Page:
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When The KKK Was Mainstream

In 1920s America the insidious Invisible Empire was not only visible; it participated in otherwise polite society.
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A First For Joe: Biden Could Break Tie To Confirm Attorney General

Vice presidents have cast 244 tiebreakers in the Senate, but if Biden rescues Loretta Lynch's bid, it will be the first time it has been used for a Cabinet nomination.
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25 Years After Art Heist, Empty Frames Still Hang In Boston's Gardner Museum

On March 18, 1990, robbers stole $500 million in art from the Isabella Stewart Gardner Museum. Author Stephen Kurkjian explains why anyone would bother to steal work so priceless it couldn't be sold.
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Cervantes' Remains Have Been Found In Madrid, Scientists Say

Almost 400 years after his death, researchers have found bone fragments that seem to match what they know about the celebrated author's burial.
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Tea Tuesdays: South America Runs On Yerba Mate

Legend has it the moon gifted this drink to the Guaraní people of South America. It was banned by the colonial government. The Jesuits made it their most profitable crop. Oh, and the pope drinks it.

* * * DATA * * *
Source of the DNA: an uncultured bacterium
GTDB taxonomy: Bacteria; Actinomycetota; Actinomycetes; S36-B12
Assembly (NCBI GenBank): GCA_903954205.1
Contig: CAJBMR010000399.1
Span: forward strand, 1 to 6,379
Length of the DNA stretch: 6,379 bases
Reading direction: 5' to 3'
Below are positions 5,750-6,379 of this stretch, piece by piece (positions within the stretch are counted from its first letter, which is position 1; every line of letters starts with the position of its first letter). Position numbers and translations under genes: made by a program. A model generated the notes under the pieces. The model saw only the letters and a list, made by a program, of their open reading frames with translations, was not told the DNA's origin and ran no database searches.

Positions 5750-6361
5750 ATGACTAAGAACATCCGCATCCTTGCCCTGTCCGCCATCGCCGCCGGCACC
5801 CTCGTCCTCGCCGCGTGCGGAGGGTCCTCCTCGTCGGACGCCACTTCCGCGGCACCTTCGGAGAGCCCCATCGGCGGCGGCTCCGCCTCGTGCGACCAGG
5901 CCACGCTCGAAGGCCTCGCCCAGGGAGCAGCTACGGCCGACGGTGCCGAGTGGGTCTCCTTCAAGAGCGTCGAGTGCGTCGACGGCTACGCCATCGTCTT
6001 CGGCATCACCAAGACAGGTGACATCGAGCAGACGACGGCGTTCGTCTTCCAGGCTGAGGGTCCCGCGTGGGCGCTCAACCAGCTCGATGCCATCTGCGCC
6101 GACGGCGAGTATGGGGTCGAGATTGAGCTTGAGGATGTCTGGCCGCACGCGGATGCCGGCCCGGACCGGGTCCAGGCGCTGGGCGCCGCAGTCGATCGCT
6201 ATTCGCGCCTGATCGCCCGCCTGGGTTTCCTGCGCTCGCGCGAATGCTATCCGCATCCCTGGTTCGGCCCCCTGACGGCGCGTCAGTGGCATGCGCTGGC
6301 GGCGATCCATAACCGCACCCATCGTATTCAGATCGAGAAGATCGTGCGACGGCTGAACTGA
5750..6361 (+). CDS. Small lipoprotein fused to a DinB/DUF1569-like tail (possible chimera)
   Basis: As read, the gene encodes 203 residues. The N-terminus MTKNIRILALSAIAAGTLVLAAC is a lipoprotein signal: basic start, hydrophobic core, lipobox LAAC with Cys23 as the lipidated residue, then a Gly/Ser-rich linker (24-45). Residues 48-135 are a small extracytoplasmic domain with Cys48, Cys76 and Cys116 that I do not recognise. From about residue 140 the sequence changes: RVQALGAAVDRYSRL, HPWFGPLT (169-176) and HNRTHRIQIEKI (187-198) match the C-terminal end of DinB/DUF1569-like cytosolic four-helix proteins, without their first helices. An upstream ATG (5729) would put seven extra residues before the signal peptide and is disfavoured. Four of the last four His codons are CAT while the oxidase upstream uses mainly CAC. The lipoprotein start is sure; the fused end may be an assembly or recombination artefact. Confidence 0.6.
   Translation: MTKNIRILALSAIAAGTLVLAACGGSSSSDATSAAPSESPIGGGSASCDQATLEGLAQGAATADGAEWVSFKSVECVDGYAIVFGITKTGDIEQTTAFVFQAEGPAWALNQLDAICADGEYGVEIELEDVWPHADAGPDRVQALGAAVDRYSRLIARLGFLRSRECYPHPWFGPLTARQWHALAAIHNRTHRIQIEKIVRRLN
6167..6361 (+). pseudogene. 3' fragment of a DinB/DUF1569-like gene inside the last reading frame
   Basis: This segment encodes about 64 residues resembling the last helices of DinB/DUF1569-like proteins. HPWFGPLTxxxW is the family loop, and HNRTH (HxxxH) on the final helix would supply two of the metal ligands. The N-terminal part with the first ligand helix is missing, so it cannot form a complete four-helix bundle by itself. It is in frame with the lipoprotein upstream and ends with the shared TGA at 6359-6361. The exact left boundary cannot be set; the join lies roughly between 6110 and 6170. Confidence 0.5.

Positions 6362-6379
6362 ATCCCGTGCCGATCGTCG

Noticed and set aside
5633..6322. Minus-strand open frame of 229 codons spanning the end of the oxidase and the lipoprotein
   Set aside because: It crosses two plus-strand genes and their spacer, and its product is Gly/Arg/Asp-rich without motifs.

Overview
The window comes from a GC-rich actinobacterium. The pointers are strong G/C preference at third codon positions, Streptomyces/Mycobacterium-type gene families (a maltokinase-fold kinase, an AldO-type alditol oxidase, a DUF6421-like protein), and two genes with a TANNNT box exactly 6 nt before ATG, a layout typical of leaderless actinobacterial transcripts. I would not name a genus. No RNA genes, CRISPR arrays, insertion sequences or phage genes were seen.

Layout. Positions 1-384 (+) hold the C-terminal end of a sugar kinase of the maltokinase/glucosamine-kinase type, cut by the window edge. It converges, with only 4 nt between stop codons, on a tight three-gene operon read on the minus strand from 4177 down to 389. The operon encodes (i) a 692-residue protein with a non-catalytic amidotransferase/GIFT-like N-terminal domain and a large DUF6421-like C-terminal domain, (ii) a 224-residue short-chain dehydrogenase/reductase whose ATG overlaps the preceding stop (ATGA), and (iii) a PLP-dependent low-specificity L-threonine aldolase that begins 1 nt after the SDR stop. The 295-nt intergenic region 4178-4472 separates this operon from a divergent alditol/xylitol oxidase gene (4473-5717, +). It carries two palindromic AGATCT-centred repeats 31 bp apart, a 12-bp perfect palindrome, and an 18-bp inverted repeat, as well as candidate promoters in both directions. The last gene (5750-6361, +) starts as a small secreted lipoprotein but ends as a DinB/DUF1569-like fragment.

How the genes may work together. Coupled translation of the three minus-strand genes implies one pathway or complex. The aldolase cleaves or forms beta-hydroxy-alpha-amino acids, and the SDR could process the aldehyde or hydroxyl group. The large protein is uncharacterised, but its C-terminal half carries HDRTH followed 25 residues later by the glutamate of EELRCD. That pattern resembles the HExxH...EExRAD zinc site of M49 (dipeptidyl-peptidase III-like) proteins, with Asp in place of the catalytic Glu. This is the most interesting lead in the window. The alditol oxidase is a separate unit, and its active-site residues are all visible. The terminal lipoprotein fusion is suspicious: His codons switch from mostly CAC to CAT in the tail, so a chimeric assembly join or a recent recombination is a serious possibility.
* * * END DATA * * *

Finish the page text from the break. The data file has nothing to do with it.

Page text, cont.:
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Can New York Police Build Trust Among Public Housing Residents?

Many New York public housing residents once trusted the police who patrolled their communities. Since an officer killed an unarmed man in public housing, some are pressing to change police tactics.
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To Eat Authentically Irish This St. Patrick's Day, Go For The Butter

From 3,000-year-old peat bogs to 19th-century Brazil to modern foodies, the love of Irish butter has spread far. The secret to Ireland's deliciously rich, creamy butter is in its rolling green hills.
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7 Creative Wedding Ideas From History

Couples nowadays are tying the knot in original ways — like some pioneering newlyweds in America's past.
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In Detroit's Rivera And Kahlo Exhibit, A Portrait Of A Resilient City

This is the first exhibit to focus on the time Diego Rivera and Frida Kahlo spent in Detroit. It's a big step for the Detroit Institute of Arts as it recovers from the tumult of the city's bankruptcy.
NPR

Gather Ye Rosebuds: 'Citizen Kane' Screened At Hearst Castle

Citizen Kane by Orson Welles was inspired by media mogul William Randolph Hearst, who hated it with a passion. But this weekend, the film was finally shown at Hearst's legendary California castle.

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